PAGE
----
Economics 101 & Public Square

We Work to Change the World

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Have you ever thought, “It’s just a job!”?

Have you ever been in the middle of your day, stressed out and in a panic over what you need to do, and begin to wonder why you even care? I mean, it’s just a job, right?

It’s certainly important to “not sweat the small stuff.” In our fast-paced, multi-tasking world it’s easy to let the little things become big worries, which is not what God wants for us.

It’s easy to become a slave to our work and our routine and to let it control us. We know this is not biblical either. But your work is never “just a job.” If we are pursuing God’s will for our lives, we know that our work matters and has eternal impact.

Vocation & Markets

Oz Guinness, in his book The Call, reminds us that our primary call is to be a disciple of Christ and, out of that call flows four secondary callings:

  • Family
  • Church
  • Community
  • Vocation

Most of us spend the majority of our waking hours working. This is part of the vocational call God places on our lives. In this we have a huge opportunity to make an impact on the world by putting our God-given gifts and talents to work. Our work is a call by God to change the world. Work is an area where we regularly serve others.

Part of the beauty of modern, global markets is that new opportunities constantly arise for us to use our vocation to serve others. Market trade brings us into a global tapestry with one another. We can’t see what it looks like from our own little spot, but we bring something unique to the table which makes the tapestry rich and beautiful. One single thread can’t make a tapestry, but the final product emerges in connection with others that might be different in color, size, and strength.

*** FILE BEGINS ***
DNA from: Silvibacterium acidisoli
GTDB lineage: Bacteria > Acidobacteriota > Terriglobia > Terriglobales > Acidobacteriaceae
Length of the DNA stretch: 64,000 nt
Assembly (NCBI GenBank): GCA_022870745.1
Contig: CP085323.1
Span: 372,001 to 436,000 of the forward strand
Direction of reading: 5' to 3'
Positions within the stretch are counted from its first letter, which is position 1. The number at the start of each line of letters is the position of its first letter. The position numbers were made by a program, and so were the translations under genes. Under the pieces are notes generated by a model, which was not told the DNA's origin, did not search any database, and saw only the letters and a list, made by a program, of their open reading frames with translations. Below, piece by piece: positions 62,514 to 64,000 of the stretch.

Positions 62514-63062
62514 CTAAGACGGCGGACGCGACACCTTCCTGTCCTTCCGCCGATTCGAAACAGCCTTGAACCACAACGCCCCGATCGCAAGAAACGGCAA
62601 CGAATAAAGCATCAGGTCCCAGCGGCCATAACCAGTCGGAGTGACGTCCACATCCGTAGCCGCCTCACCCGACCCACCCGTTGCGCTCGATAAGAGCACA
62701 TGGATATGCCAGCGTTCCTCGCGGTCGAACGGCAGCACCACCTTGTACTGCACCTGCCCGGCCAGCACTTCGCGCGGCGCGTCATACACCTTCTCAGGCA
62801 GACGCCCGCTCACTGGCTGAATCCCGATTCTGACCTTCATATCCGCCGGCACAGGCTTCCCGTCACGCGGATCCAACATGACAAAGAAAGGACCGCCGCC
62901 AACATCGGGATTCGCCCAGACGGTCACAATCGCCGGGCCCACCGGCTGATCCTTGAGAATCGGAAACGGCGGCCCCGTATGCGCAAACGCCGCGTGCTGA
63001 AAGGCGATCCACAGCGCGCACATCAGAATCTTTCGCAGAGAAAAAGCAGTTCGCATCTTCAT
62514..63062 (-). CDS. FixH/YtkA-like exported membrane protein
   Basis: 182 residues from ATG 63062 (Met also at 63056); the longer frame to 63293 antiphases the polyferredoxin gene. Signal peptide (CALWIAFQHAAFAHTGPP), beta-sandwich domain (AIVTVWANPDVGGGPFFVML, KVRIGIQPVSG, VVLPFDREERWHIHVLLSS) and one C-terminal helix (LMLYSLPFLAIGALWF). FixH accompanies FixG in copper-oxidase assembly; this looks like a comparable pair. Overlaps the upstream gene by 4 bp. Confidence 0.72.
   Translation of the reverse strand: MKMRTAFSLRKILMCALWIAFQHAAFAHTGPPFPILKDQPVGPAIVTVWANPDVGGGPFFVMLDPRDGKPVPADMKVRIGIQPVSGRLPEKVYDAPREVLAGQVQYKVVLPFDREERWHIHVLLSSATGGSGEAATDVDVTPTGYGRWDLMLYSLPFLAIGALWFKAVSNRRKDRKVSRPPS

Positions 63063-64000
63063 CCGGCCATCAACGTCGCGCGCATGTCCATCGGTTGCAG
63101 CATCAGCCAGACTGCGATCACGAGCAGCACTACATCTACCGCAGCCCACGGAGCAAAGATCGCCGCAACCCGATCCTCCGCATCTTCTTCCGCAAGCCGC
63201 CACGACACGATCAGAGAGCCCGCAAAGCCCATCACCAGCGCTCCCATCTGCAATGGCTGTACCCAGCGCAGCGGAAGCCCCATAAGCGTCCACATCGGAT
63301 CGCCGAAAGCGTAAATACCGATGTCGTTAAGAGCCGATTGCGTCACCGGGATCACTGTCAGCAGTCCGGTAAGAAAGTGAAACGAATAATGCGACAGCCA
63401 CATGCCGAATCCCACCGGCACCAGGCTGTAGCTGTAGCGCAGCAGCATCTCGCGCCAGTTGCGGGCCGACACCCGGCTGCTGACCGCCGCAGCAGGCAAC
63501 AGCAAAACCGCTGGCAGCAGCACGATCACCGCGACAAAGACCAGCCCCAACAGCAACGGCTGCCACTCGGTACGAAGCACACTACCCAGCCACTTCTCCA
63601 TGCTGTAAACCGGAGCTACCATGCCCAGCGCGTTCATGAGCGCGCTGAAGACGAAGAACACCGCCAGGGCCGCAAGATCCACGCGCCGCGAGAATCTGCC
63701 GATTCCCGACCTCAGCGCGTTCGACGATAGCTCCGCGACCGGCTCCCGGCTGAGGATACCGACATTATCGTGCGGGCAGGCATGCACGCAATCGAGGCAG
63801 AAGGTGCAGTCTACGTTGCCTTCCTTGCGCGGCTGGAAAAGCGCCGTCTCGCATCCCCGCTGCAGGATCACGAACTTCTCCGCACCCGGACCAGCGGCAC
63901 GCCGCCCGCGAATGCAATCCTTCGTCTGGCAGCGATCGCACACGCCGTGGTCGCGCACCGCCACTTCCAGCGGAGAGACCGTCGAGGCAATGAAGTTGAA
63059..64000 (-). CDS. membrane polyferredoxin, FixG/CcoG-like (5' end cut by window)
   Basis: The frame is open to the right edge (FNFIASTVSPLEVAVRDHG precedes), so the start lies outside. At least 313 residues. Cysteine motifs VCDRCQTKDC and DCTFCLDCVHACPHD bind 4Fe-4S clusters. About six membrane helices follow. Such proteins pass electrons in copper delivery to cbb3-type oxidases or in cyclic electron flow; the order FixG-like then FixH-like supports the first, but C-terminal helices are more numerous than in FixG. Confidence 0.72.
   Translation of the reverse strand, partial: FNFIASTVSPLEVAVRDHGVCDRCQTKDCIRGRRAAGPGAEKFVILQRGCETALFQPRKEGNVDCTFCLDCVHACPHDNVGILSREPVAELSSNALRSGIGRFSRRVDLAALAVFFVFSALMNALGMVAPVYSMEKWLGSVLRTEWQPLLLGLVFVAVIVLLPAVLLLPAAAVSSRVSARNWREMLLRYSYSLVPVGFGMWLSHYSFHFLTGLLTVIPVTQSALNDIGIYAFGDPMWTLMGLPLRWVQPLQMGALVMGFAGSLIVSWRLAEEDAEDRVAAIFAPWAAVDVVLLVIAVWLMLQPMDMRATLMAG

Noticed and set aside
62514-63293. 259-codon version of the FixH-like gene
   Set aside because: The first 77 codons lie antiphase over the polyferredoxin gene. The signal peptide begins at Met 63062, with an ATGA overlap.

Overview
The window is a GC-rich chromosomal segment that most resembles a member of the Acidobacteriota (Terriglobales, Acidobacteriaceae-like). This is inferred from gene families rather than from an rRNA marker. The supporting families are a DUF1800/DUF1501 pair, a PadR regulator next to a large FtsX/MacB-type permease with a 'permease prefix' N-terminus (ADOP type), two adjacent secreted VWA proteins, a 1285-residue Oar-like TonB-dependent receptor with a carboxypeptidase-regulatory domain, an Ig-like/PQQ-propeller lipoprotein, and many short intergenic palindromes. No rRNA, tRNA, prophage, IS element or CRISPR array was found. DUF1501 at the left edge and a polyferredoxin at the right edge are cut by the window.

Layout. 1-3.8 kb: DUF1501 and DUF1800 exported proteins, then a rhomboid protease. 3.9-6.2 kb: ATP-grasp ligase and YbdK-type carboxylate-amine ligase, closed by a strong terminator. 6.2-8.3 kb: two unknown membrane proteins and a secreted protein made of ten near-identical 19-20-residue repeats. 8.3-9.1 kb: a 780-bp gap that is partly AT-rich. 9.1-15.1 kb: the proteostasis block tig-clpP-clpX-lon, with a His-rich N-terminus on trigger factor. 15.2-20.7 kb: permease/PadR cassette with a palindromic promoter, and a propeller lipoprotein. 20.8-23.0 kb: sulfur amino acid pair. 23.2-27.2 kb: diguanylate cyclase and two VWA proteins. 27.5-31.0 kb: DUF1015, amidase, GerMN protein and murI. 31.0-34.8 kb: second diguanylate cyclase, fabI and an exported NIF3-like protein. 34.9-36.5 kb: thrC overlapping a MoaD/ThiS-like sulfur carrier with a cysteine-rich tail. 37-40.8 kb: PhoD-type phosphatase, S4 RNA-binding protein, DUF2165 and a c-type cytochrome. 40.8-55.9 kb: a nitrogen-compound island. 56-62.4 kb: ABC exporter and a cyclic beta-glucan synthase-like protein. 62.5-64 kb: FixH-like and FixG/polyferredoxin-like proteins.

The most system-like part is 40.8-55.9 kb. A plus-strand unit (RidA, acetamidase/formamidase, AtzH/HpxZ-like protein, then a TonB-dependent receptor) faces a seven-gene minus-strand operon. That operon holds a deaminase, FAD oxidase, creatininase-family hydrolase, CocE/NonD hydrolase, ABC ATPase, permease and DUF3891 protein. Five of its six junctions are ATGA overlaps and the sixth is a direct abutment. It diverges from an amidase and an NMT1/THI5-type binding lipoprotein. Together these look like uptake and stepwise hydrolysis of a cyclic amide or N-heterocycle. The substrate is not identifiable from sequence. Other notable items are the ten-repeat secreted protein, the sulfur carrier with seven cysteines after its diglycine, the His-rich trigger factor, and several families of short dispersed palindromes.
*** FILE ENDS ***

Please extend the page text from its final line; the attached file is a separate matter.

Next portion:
How Markets Help Us Serve Others through Vocation

Global markets rely on countless people from many cultures to work. Markets work because they rely on the qualities that God wove into creation and into each of us: uniqueness and dignity. We each have something special to offer the world through our gifts and skills because he created us with different talents, preferences, and callings. Markets harness that creativity and purpose.

As global markets grow, more job opportunities present themselves. This means more people have greater opportunities to use their gifts to serve others. This week’s video, I, Smartphone, is a great explanation of this process, of how markets harness thousands of people across the globe to make the goods and services we rely on, including the smart phone.

The smartphone is relatively new technology. Thirty years ago, only the very richest people could afford a cell phone. Those phones couldn’t do anything close to what your smartphone can do today, and they cost much more.

The cell phone that you depend on today is the fruition of hundreds of years of innovation and human creativity. Cell phones come with many delicate parts that come from across the globe and require a vast diversity of skills. The best part is that cell phones create jobs, in addition to providing greater convenience and helping you be more productive.

The advent of cell phone technology requires numerous affiliated specialists and services including:

  • Cell phone tower climbers
  • Smartphone testers
  • Customer service support
  • Technicians

This list just scratches the surface of the many required jobs and skills necessary to continue to make cell phone better and cheaper. A recent search on listed 5,267 jobs just related to the cell phone industry!

We haven’t even talked about cell phone cases, chargers, earphones, and belt clips among hundreds of other accessories that make your phone more convenient for you. Only a sophisticated and widespread market can bring us the need for all of these jobs and services.

The current pace of technology is faster than ever before in human history. We have no idea what is coming next. This is the beauty of the modern market: it is a bastion of creativity and entrepreneurship, and it allows us to answer the call to vocation in ways we never before imagined.

How can you make an impact through your work? 

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